Brooklyn Public Library
















 

White Wings and Dream Stuff

Jan 28, 2011 10:00 AM | 10 comments

In the summer of 1951 New York City was a marijuana jungle. From underpasses in the Bronx to empty lots on Avenue X, the razor-toothed fronds of 10 foot tall Cannabis sativa plants could be seen all around the city happily waving in the wind like any other innocuous and legal weed. But for all their persistence in invading the city's forgotten horticultural corners, these plants were likely waving farewell: New York was no friend to pot.

Over the course of the summer about 41,000 pounds of marijuana were uprooted and destroyed during a campaign to eradicate the psychotropic stuff from vacant lots in the city. After Queens, Brooklyn accounted for the largest haul -- about 17,200 pounds. Though the bust in the above article occurred in Greenwich Village, the leader of this group of "strikingly pretty girls" and musicians copped to finding his marijuana "somewhere in Brooklyn." As to what they were doing "sitting hobo style around a man preparing marijuana in a frying pan" is, however, anyone's guess.

Responsible for all this destruction was General Inspector of the city's Sanitation Department, John E. Gleason, who headed up a special "White Wing Squad" charged with harvesting and incinerating the dubious crop. Here we see him standing in a cornfield, arms akimbo, as his men lay the prized narcotic at his feet. The Eagle reported that the "drug plant" was growing here in "lush impudence."

Though sounding like a team of angelic superheroes, the "White Wing Squad" was in fact a group of run-of-the-mill sanitation workers. The term "white wing" was a nickname given to the city's Strongest in the 1890s when Colonel George Edwin Waring Jr., as head of the Sanitation Department, decided to dress his garbage men in white duck cloth uniforms with the aim of instilling some badly-needed martial order in what he saw as a rag-tag crew. As Edwin G. Burrows and Mike Wallace, authors of Gotham, relate, these white uniforms weren't the only regulations imposed upon sanitation workers at the time -- in addition to the pristine duds, Waring's troops were barred from entering saloons, using foul language, and neglecting horses. Far be it from me to presume knowledge of a 19th century garbage man's soul, but how were men charged with cleaning up the 2.5 million pounds of horse manure and the 60 thousand gallons of equine urine that collected in the city's streets supposed to refrain from profanity and drink? Who knows -- but as mysteries go I suppose it ranks right up there with the marijuana omlets those Beatniks were frying up in the Village.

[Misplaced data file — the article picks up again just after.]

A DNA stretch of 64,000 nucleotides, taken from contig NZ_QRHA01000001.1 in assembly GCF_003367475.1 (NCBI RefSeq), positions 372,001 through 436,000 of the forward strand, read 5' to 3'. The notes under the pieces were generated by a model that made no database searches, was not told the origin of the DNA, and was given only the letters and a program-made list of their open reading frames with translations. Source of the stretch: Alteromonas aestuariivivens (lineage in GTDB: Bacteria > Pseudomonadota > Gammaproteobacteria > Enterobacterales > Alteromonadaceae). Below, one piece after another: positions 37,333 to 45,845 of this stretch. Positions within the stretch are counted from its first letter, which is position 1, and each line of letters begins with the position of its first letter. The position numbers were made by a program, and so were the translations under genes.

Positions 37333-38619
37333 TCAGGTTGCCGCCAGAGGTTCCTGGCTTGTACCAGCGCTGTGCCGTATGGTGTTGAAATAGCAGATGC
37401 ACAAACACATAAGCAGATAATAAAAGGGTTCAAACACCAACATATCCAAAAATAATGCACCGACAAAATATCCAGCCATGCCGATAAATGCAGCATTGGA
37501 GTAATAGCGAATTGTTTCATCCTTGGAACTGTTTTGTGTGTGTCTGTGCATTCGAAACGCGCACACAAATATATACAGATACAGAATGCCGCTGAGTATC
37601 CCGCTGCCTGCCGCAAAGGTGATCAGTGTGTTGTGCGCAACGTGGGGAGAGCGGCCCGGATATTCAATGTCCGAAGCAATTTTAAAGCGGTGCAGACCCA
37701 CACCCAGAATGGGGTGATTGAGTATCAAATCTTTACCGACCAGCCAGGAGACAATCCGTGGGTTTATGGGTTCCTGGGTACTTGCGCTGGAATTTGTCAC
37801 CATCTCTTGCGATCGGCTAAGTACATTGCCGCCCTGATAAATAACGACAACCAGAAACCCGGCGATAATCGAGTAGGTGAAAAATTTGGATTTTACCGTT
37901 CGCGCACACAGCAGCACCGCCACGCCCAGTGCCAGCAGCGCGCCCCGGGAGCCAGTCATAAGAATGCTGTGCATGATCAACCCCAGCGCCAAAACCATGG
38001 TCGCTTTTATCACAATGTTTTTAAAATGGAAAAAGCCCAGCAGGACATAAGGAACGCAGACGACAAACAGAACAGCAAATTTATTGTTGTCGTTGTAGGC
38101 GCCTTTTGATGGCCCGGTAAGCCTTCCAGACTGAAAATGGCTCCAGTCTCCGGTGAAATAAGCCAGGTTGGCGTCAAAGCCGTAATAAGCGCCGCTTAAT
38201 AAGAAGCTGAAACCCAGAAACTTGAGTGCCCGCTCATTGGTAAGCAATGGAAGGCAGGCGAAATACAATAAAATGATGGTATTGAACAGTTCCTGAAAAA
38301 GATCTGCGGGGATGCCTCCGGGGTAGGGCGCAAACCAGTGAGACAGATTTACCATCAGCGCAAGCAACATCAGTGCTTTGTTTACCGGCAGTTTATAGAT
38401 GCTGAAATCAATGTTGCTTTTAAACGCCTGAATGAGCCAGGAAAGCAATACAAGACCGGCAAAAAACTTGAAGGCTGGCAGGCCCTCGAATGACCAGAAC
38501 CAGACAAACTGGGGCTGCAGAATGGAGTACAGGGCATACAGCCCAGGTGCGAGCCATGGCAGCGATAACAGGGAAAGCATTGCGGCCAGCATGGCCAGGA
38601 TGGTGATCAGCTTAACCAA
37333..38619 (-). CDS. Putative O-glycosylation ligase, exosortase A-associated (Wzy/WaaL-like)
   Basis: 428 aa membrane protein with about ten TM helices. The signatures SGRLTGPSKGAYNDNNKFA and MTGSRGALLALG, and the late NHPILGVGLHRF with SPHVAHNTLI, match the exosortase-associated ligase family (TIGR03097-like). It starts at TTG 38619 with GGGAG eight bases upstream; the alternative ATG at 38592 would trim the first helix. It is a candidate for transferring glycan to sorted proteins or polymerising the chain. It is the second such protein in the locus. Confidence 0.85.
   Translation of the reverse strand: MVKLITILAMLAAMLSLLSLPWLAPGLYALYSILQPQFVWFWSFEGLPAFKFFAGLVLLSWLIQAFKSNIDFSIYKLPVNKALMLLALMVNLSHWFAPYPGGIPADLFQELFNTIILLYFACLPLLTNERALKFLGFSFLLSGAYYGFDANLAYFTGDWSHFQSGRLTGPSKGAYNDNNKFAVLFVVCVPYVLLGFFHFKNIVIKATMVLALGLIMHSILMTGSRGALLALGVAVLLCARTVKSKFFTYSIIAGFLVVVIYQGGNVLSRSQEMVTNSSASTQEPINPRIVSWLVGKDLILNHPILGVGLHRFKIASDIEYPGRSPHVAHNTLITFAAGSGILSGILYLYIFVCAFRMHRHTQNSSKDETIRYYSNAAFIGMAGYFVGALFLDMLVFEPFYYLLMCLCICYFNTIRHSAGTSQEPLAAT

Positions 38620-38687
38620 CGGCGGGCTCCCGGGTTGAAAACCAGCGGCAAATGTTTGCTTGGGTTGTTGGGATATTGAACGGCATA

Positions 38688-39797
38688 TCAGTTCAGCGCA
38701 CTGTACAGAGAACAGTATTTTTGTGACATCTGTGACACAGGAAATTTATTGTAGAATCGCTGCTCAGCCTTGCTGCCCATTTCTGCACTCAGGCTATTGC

Anyway, back to the naughty plants at hand. In our photo collection we have a number of photographs showing these White Wings (though now their outfits are a rather darker shade of drab) out picking plants as tall as Christmas trees, carting plants away, and burning great piles of prohibited plants. It was an epic battle of Man v. Nature and Man was showing Nature -- in this case, not Everest or the Atlantic but rather a scrawny weed -- who was boss.

In this photo, captioned Plenty of Dream Stuff, we see Inspector Gleason and Denis Healy, Sanitation District Superintendent for Greenpoint and Williamsburg, taking the measurements of one especially lofty specimen. At this point in the summer -- August 2nd -- the Sanitation Department had already dug up "millions of dollars" worth of plants from the "marijuana plantations" of Brooklyn. But just how many millions of dollars had these pop-up plantations disgorged? In an earlier Eagle article from July 28th 1951 detailing the "daring marijuana farmers" who had established a "farm" in a lot at the heart of Brooklyn's projected Civic Center, the estimated value of all the marijuana destroyed in Brooklyn was reported to be nearly $6,000,000. So by August 2nd the total value of pot destroyed in Brooklyn alone must have been well north of $6,000,000. Plenty of green dream stuff indeed.

The proposed site of the new Civic Center wasn't the only municipal hot spot for impromptu pot farms. Here we see inspectors from both the Sanitation and Police Departments overseeing a harvest in the shadow of the Brooklyn Federal Building. On the left we have Inspector Frank Creta from Sanitation and on the right a very nattily dressed Deputy Inspector from the Police Department, Peter E. Terranova.

But these high profile plantings were the exception. More often than not these so-called marijuana farms were found growing in anonymous vacant lots such as this plot on Livonia Ave. and Warwick St.